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Tuesday, March 25, 2008

Kenya's Wasted Talents

The story of Morris Tito Gachamba is fascinating and sad in equal measure. Born 75 years ago in Nyeri, he dropped out of school in Standard 3 because he could not cope with mathematics. That notwithstanding, Tito has attempted many engineering feats, the most outstanding being making his own airplane which he flew for 5 minutes before it crashed into a tree injuring him. For all his troubles, during Kenyatta’s rule he earned himself a stint in prison for trespassing Kenyan airspace, endangering his life and endangering the lives of others. Nobody saw the gold that lay in his contraption. That did not kill his dream though. He has since tried other engineering feats and his current dream is to make a glider. He has also made a tractor which he currently hires out to farmers in his village. Tito is not a rich man by any standards.

The sad bit is that Tito’s is a classic case of wasted talent. In different circumstances, the likes of Tito could have propelled Kenya into the world of aviation firsts. Or he could be relaxing in Seattle having just retired from Boeing. How much more of Kenyan talent is going to waste in the villages? How many Chinkororos and snuff sniffing Mungiki youths for example would have had a better life other than waiting for the whims of politicians? A lanky model can be spotted grazing cattle in the plains of Samburu and propelled to super stardom, but a much better approach for talents such as engineering would be a deliberate effort to look for them.

So Tusker Project Fame is looking for talented musicians, and somebody discovered Dennis Oliech. School Science Congresses have been around for as long as I can remember and are held year in year out. One would think the purpose of these congresses is to identify young Science talent for nurturing. But not in Kenya. Here, the kids, brilliant ideas and all, are sent back to school with a certificate or trophy to continue learning the History of Guatemala. And that is before computer errors mess up their KCSE results.

Do engineering companies send representatives to these Science Congresses? I think they should. Right down to the zonal level – up till the nationals. In fact they should form part of the adjudicating panel. They’re best placed to identify talent in the engineering field. They would know better which projects can be of commercial value so as to further patent and commercialize these innovations on behalf of the kids. They have the ability to then support the kids financially and intellectually and before we know it, Kenya will be on the engineering map. Of course these companies would have to work hand in hand with the government so that gifted kids can be exempted from the normal education system and still be able to work in Kenya. And Noah Wekesa (Current Minister for Science and Technology) I don’t mean taking them to the village polytechnics.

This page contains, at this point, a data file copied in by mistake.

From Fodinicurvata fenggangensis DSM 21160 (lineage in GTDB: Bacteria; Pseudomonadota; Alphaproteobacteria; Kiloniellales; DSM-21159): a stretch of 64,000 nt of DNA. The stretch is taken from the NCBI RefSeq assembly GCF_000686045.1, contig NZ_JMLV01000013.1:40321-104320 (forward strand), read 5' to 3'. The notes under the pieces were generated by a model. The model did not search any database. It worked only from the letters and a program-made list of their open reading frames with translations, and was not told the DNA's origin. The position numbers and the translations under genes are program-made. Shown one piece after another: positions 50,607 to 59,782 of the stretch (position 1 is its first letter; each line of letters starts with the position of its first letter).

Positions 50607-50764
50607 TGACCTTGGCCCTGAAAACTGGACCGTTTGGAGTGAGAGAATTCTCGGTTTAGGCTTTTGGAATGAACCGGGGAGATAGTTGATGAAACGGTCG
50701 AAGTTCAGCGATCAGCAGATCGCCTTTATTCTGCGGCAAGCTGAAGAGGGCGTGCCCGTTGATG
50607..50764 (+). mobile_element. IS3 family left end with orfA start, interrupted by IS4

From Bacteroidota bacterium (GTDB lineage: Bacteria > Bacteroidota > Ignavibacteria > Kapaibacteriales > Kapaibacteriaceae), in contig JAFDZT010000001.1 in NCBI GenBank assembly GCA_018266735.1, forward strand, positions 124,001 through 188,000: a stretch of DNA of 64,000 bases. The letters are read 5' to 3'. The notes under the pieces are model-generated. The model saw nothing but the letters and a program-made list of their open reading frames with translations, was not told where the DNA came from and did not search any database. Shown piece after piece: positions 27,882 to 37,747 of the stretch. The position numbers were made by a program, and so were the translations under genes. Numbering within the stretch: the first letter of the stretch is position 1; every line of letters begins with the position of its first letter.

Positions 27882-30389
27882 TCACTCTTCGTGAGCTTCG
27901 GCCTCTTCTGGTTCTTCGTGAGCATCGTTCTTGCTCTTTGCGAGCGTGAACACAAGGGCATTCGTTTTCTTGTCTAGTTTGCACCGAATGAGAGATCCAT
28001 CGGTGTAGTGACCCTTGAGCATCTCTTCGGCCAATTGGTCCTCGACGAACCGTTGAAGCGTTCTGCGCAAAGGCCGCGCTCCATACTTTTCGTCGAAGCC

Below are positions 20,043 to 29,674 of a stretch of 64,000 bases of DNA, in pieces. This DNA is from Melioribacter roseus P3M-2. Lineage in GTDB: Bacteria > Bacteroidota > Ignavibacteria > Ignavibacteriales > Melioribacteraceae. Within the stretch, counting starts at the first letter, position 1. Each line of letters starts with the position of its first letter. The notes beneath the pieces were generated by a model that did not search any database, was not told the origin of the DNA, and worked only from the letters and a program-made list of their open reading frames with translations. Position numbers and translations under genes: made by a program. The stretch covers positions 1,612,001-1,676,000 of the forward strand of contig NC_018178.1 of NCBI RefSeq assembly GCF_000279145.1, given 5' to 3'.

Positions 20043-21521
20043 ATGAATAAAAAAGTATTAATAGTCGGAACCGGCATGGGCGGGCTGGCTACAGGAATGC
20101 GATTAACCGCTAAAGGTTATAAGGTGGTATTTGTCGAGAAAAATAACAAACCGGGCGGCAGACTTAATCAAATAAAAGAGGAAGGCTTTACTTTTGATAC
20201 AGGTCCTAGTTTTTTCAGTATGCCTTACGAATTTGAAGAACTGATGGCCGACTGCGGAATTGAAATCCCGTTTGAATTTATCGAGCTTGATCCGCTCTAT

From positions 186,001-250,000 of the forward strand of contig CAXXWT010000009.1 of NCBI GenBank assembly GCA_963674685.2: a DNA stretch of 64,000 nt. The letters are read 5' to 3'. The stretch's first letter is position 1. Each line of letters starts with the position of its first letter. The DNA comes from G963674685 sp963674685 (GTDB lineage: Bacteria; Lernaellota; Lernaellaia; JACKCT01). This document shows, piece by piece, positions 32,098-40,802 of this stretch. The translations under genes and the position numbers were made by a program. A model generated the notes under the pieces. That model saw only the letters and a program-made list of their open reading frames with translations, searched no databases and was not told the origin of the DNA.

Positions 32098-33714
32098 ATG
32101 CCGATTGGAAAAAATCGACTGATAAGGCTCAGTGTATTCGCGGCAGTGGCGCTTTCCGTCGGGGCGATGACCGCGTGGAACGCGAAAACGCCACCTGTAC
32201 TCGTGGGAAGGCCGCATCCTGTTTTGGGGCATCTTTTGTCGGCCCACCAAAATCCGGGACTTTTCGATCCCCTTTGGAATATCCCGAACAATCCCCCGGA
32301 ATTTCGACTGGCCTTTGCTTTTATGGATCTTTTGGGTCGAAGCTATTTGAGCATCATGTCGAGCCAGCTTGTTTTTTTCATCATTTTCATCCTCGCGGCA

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Transcript of air traffic control conversation with eyewitness aircraft to the strangest accident ever in aviation history. The mystery has still to be conclusively solved. But you can be a sleuth now and take a crack at it.

21 comments:

Anonymous said...

I totally concur that's a wasted talent! However, all is not doom and gloom in Kenya regarding talented individuals who have made made it to the top without the benefit of an expensive Education. Good examples are Peter Munga and Titus Muya- both who are founders of Equity and Family banks respectively. We should also learn to appreciate or hunour or pioneers/achievers too. For example, Kipchoge Keino, Ngugi wa Thion'go, Mekitili wa Menza, Field Marshall Muthoni...etc. Let's have Institutions and roads named after these heroes and heroines! How many Moi/Kenyatta (this and that) should we bear? You catch my drift?
And if we do that, God shall bless us in many ways. Thank you.

Antonio-

Anonymous said...

Great article. Its sad we loose many Tito's out there. I remember competing in the sceince congres years ago and making it to the Provincial level. My friend and I had built an FM radio reciever and transmitter station that had a 10km reach which could have served the community well, we used OMO (detergent) boxes and regular wires with transistors from old radios. It was a great success only to be told by one of the Judges that it needs to be destroyed and never to bring it up for competiotion again. I was in form 4. Needless to say i was crushed but it did not deter me from pursuing Electrical Engineering afterwards. I'm proud and happy to say by God's grace I'm working in broadcasting building a TV Network. I would like to urge our fellow Kenyans to encourage our younger brothers and sisters, we need to inspire them to pursue Engineering and sciences. If we support them then we can help build Kenya to be the next Africa Silicon Valley. There is tremendous talent in Kenya. How do we do this. Any Ideas and suggestions?